Hypothetically, if a process is highly efficient, but unsafe, the downtime it may cause will by far outweigh a safe but moderately efficient process.

So, we can`t talk about efficiency in isolation.

For those of us, who disregard safety, in the name of “ease of doing work”, this concept is important to understand.

Safety is everyone`s responsibility

6.4. REALISATION

Every individual is completely responsible for his actions. And all actions bear fruit.

For an average adult, sleeping consist of 8 hrs a day, 2 hrs of necessary activity to sustain life. With 14 hrs of active day remaining, an average of 10 hr workday onboard, it works out to be spending more than 70% of time at work

So, weather one likes it or not, one has to spend a substantial amount of time at work. With so much of time and energy going in work, isn’t it important we thoroughly enjoy the work we do?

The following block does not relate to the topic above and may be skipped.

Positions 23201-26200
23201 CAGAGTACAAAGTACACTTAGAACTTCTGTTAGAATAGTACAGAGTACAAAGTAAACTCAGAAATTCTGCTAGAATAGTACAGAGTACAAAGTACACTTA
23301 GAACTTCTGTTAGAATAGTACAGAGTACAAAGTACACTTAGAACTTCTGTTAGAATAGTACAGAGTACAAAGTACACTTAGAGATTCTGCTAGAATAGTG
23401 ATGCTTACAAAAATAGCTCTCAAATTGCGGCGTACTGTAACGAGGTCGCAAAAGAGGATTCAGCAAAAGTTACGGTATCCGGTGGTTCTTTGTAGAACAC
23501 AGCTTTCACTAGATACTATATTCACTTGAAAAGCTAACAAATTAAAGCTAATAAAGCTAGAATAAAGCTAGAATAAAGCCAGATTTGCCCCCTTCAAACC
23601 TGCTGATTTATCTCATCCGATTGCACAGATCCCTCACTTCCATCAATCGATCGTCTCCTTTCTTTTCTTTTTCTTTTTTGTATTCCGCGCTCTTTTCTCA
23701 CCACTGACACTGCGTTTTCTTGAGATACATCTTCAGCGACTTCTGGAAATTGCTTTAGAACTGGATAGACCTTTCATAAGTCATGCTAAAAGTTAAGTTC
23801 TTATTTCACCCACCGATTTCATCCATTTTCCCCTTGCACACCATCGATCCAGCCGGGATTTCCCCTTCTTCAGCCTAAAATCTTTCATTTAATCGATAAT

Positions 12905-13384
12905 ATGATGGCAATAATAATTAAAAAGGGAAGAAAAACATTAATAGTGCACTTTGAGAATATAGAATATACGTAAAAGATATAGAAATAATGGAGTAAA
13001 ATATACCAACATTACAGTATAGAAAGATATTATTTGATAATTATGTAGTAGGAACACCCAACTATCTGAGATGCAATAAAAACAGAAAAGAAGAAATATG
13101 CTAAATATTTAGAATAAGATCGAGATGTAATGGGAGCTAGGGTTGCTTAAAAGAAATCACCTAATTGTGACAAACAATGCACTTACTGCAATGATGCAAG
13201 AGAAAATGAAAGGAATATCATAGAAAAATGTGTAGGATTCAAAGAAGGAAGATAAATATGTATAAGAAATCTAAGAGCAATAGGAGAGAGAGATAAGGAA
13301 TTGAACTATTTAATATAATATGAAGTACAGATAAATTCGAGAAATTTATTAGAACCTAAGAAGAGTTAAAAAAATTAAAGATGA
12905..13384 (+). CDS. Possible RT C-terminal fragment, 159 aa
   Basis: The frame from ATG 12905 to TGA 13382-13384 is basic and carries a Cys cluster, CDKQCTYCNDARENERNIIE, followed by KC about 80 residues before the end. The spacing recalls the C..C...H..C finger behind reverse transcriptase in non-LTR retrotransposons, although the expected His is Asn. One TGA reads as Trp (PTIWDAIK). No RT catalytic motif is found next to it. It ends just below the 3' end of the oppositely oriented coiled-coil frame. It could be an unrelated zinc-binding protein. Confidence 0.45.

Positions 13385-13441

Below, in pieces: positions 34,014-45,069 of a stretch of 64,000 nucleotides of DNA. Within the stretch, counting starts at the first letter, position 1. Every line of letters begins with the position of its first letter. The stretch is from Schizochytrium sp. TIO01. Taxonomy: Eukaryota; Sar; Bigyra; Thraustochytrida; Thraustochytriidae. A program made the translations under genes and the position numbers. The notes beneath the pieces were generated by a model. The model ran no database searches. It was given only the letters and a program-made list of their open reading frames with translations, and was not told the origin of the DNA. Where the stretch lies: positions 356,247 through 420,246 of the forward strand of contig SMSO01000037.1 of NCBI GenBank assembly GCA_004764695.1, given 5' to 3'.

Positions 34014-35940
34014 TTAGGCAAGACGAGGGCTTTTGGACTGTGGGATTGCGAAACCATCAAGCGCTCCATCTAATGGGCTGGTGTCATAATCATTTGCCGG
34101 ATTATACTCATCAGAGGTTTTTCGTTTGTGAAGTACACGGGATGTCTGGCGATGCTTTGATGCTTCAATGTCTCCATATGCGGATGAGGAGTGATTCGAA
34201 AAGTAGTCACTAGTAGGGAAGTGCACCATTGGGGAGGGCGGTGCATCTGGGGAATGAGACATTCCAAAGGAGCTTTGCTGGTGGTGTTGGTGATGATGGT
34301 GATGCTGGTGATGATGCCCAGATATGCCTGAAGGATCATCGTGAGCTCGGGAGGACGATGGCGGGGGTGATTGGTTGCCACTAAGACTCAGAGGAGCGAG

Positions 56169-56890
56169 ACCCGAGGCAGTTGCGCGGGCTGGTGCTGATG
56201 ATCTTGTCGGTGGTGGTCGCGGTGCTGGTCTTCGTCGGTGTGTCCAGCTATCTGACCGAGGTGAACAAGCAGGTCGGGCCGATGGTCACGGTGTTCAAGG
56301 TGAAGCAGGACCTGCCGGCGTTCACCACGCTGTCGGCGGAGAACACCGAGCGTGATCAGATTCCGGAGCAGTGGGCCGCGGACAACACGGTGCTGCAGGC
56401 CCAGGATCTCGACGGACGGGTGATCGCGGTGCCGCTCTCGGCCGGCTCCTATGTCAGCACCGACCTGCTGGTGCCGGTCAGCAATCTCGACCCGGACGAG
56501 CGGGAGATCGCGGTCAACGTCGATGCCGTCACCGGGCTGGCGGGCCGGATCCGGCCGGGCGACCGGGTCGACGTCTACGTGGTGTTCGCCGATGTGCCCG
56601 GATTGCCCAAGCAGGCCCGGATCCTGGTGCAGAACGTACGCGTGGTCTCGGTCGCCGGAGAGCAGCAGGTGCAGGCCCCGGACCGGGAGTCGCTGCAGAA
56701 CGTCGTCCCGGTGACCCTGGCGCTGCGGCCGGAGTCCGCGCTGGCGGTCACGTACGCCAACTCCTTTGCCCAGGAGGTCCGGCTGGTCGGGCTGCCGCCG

Given a choice to be “Joyful” or “Miserable”, we`ll always choose Joy.

Think of it in this way –

The work we do, is service to humanity.

The coronavirus pandemic has made the world sit up and take notice of this silent workforce who dedicatedly serve to keep the world going.

Various governments and organisations have come forward and given the long-overdue recognition to seafarers.

With this thought in mind, we must work in such a way, that serves to uplift ourselves, our colleagues, the organisation and the industry as a whole. No work is small, each work is important and even more so while working in a dangerous environment. Every action has repercussions

A weak link in the chain compromises the integrity of the whole chain and puts everyone in danger. Do you want to be that weak link or the anchor that holds the weight of the entire ship?